As a manager and leader, you know it’s your job to set the vision for your team, set them up to be able to execute, and then motivate them to do so. There are plenty of different ways to motivate employees, and giving them a rousing pep talk is often seen as one of the key tools in the executive bag of tricks.
However, it doesn’t always work.
This is particularly true when those pep talks are littered with metaphors from sports and combat—fields of endeavor that focus very much on winners and losers and the necessity to beat “the other guy.”
While executives tend to have a serious competitive streak, rank-and-file employees generally don’t have the same all-or-nothing approach to their jobs, and metaphors that emphasize beating the competition can therefore fall flat.
Consider sports metaphors—they’re just about everywhere in business.
Swing for the fences.
Skate to where the puck is going.
Get this project over the goal line.
However, for workers that aren’t sports fans or for those who simply don’t have the same competitive mindset that the boss does, those metaphors will fail to motivate. Worse, sports metaphors for a non-sports-oriented group of workers run the risk of being misunderstood, or even off putting.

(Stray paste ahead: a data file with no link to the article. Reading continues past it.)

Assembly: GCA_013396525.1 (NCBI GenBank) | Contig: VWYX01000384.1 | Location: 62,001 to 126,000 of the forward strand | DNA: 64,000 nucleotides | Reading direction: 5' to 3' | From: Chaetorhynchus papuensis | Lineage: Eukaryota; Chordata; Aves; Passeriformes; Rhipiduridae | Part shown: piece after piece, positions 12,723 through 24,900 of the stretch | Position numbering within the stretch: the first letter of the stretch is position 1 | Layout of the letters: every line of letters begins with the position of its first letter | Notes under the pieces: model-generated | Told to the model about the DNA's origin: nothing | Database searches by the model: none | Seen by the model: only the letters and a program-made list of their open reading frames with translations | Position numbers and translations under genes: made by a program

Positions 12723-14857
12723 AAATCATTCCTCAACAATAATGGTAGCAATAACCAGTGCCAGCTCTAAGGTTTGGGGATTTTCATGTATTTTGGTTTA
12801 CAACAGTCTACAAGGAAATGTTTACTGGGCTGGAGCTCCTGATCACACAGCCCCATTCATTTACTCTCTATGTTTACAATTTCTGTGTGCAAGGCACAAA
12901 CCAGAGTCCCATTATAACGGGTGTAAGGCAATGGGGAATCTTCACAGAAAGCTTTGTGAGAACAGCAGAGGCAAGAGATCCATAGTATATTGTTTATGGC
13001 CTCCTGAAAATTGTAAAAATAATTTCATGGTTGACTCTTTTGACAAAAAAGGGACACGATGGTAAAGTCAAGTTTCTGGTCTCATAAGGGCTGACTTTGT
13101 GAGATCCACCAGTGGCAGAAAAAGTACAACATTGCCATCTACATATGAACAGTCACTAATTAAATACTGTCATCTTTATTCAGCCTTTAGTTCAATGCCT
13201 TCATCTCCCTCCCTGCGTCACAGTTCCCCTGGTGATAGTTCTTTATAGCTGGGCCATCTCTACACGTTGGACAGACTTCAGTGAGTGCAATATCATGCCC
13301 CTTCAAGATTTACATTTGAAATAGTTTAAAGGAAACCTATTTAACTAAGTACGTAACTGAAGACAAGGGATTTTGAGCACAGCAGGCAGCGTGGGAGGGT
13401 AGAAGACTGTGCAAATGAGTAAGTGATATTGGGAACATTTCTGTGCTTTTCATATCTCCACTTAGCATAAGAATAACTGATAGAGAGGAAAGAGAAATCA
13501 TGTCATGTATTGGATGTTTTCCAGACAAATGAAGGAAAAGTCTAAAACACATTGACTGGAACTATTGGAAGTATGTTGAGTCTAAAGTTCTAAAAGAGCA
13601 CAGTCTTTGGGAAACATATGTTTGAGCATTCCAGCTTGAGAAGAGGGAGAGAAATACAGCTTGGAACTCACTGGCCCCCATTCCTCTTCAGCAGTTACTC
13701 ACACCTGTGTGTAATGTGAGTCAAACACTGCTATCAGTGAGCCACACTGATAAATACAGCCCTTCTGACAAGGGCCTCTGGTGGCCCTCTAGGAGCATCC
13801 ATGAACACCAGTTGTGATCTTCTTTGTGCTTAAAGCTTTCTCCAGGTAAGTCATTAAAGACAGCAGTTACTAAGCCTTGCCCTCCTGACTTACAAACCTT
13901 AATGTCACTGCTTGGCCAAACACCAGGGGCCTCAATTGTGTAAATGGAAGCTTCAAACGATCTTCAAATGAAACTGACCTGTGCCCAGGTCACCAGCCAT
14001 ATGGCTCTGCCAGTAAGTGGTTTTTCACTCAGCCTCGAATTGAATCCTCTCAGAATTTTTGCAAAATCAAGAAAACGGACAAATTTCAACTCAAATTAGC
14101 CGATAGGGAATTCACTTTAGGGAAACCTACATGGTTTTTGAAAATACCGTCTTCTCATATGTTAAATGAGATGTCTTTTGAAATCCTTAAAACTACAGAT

A 2014 study showed that combat metaphors often backfire. While most employees are focused on doing a good job and being sufficiently rewarded, they often don’t see beating the competition into submission as all that important. So, declaring “thermonuclear war” on the competition is unlikely to spark those employees into action.
Simply put, these combative metaphors focused on winning don’t seem to be good for business.
The issue is one of where to put your focus. Another study showed that companies are better served when they don’t worry about the competition, and instead focus on the value they can bring for their customers. In this study, companies that approached growth as a race to beat the competition generally had smaller profits than those focused on fulfilling their value proposition.
These findings make sense when you consider that business leadership typically does have a different mindset—and different incentives—than other members of the team that report up to them. The General Patton approach is a thing of the past, and today’s leaders need to understand the employee mindset and act with empathy rather than fire and brimstone.
When it comes to growing your business, it’s a slam dunk.
Contact us at 215.441.4600 or email@example.com if you have questions or would like to discuss how this topic may impact your business.
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